|The Week That Was
May 8, 2004
1. New on the Web: WILL WE RUN OUT OF OIL SOON? NOT LIKELY, says the article by Mike Fumento and SEPP comments.
2. THE ONGOING DEBATE ABOUT SATELLITE TEMPERATURE DATA; PART 1
3. THE SCENARIOS BEHIND CLIMATE CHANGE FORECASTS ARE FULL OF HOT AIR
4. EUROPEAN ENERGY NEWS
5. SUPER PLANTS COULD CLEAN TOXIC SITES:
6. SEQUESTERING CARBON THROUGH AGRICULTURAL SOILS - ANOTHER BOONDOGGLE?
8. And finally, WILL ANTARCTICA SOON BE THE ONLY PLACE TO LIVE?
More than a decade ago, Roy Spencer and John Christy realized that the data from the microwave-sounding unit (MSU) on weather satellites could be used to measure long-term temperature trends of the Earth's atmosphere. Their analysis produced surprisingly low values since 1979 - at first, a slightly negative and, more recently, a slightly positive trend for the troposphere. These MSU results derived by the University of Alabama (Huntsville) group are in good agreement with independently derived trends from radiosondes carried in weather balloons.
Their results have caused - and continue to cause -- great consternation among supporters of the greenhouse-warming hypothesis. For not only do the MSU-UAH trends disagree with the warming trend shown by (global mean) surface data (from weather stations and from sea surface temperatures --- SST), but they also contradict the GH models -- all of which show the troposphere warming more rapidly than the surface. The disparity in the three data sets (surface, radiosondes, MSU-UAH) has been confirmed by a panel of the National Academy of Sciences, whose report (Jan 2000), however, provides no explanation for the disparity.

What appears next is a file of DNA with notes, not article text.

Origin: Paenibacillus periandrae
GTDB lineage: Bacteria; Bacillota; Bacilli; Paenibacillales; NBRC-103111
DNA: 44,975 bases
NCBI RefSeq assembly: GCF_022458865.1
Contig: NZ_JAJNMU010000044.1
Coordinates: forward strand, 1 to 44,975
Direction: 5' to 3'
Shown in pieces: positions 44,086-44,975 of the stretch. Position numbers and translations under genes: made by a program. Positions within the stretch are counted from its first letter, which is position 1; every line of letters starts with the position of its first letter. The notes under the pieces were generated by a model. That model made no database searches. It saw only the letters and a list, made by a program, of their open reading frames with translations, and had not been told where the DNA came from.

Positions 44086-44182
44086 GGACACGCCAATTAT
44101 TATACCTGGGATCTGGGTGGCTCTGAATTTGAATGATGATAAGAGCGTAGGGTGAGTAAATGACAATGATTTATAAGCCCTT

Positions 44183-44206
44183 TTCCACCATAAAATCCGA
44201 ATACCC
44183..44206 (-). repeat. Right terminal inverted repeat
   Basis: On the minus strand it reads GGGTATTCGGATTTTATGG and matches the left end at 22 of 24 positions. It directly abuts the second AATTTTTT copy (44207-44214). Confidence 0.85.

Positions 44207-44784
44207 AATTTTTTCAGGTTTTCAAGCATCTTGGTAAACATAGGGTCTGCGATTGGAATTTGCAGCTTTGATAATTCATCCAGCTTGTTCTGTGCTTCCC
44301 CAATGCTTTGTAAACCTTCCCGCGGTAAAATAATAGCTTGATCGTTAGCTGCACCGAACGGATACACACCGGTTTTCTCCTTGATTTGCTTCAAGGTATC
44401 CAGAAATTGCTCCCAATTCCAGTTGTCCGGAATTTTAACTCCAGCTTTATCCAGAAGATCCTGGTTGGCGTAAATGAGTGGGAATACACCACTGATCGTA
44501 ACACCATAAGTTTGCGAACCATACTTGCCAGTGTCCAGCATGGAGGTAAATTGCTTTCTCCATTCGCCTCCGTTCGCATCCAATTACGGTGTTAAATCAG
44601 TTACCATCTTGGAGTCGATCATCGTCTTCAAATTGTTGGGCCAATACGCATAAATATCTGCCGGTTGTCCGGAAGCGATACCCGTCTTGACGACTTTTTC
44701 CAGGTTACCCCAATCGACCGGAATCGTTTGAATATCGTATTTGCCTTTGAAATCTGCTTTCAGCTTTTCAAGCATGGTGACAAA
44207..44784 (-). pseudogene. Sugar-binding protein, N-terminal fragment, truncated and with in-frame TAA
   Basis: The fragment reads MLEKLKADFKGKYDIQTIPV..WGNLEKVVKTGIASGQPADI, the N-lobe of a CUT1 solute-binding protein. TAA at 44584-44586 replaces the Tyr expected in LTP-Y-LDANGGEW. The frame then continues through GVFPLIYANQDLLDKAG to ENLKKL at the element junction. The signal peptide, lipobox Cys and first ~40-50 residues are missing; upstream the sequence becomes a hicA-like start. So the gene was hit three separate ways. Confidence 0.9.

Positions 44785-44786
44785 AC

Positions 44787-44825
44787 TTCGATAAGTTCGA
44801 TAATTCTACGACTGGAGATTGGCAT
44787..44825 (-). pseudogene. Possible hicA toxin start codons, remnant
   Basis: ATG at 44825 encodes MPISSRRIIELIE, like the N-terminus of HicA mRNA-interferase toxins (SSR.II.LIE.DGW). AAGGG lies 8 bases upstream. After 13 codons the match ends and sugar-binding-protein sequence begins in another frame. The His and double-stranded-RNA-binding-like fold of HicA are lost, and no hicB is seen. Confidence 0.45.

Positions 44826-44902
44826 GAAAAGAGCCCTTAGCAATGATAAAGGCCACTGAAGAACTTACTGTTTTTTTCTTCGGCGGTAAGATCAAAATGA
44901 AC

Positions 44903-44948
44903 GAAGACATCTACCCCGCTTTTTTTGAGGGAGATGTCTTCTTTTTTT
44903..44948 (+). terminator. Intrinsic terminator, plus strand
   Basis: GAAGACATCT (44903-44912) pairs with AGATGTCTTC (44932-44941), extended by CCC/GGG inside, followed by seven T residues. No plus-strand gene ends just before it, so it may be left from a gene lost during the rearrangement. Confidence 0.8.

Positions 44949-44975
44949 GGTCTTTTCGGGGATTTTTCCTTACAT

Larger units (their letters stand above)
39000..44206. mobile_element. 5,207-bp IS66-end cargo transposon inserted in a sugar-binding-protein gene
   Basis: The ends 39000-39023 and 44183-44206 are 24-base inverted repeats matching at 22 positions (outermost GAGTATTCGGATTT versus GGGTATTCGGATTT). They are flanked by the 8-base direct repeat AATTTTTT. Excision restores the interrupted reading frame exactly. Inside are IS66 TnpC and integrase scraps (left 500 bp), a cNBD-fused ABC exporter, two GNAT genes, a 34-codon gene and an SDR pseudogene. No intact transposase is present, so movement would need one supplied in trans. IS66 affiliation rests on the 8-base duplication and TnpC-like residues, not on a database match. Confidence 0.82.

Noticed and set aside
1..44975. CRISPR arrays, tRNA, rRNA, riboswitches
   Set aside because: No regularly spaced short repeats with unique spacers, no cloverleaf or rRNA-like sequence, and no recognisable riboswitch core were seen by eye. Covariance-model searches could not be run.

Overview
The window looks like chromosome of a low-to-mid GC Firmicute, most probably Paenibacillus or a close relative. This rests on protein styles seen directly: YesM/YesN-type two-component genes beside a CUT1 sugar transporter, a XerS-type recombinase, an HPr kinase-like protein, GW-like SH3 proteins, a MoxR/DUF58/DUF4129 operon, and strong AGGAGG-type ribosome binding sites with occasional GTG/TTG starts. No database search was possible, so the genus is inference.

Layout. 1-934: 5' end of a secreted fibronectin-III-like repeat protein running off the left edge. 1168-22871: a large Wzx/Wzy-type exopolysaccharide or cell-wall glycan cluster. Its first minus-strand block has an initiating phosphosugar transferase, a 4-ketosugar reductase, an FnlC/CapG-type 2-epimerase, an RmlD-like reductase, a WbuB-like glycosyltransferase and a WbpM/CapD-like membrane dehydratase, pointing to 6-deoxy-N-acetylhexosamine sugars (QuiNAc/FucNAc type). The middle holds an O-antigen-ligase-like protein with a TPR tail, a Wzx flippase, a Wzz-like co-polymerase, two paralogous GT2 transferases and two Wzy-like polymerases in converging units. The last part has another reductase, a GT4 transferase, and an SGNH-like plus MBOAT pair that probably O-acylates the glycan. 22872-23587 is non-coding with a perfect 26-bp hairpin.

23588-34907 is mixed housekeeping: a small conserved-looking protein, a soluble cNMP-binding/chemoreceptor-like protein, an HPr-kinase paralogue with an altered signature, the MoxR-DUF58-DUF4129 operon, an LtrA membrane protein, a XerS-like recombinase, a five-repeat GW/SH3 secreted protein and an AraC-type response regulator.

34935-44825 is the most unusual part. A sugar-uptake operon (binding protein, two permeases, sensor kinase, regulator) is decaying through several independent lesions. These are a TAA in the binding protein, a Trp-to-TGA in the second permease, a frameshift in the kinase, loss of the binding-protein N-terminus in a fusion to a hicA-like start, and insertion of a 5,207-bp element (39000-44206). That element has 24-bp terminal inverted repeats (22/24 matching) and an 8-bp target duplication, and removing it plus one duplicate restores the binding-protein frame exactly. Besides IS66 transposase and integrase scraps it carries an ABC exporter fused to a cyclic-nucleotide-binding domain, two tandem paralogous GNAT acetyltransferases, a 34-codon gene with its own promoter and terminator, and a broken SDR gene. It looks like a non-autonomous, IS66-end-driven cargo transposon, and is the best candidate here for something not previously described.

Not surprisingly, the satellite data have been scrutinized extensively and attacked - but without success so far. We shall briefly review the history and current status:
1. The IPCC Summaries for Policymakers (1996 and 2001) simply ignore the inconvenient absence of any pronounced warming trend in the satellite and radiosonde data, and so do many other reports that misleadingly refer to the "warming of the 20th century" (without explaining that it refers to the pre-1940 warming) or, sometimes, to a "warming in the past few decades."
2. Another approach has been to claim that the satellite record is too short to derive reliable trend values. This is clearly disingenuous since one compares to a surface warming record of the same length. Besides, now that we have a quarter-century of satellite data (since Nov 1978), this excuse is beginning to lose its force.
3. Another approach has been to regard the satellite trends as sound and to look for physical explanations of the disparity: Long-term changes in the near-surface boundary layer or in the atmospheric lapse rate; the effects of volcanoes and El Ninos; time delays introduced by the large heat capacity of the oceans. None of these seem to work.
4. There have also been direct attacks on the methodology used by the UAH group in analyzing the satellite MSU data. The earliest, by Hurrell and Trenberth, pointed to the lack of sufficient overlap between some of the 11 satellites used to obtain the 25-year record. This approach has been updated in a completely original analysis of the MSU data by the Remote Sensing Services (RSS) group [Mears, Schabel, and Wentz 2003]. The response by UAH has been a detailed comparison with balloon radiosonde results, showing support for the UAH trends but not for RSS [Christy and Norris 2004]. There has not been time yet for a response from RSS.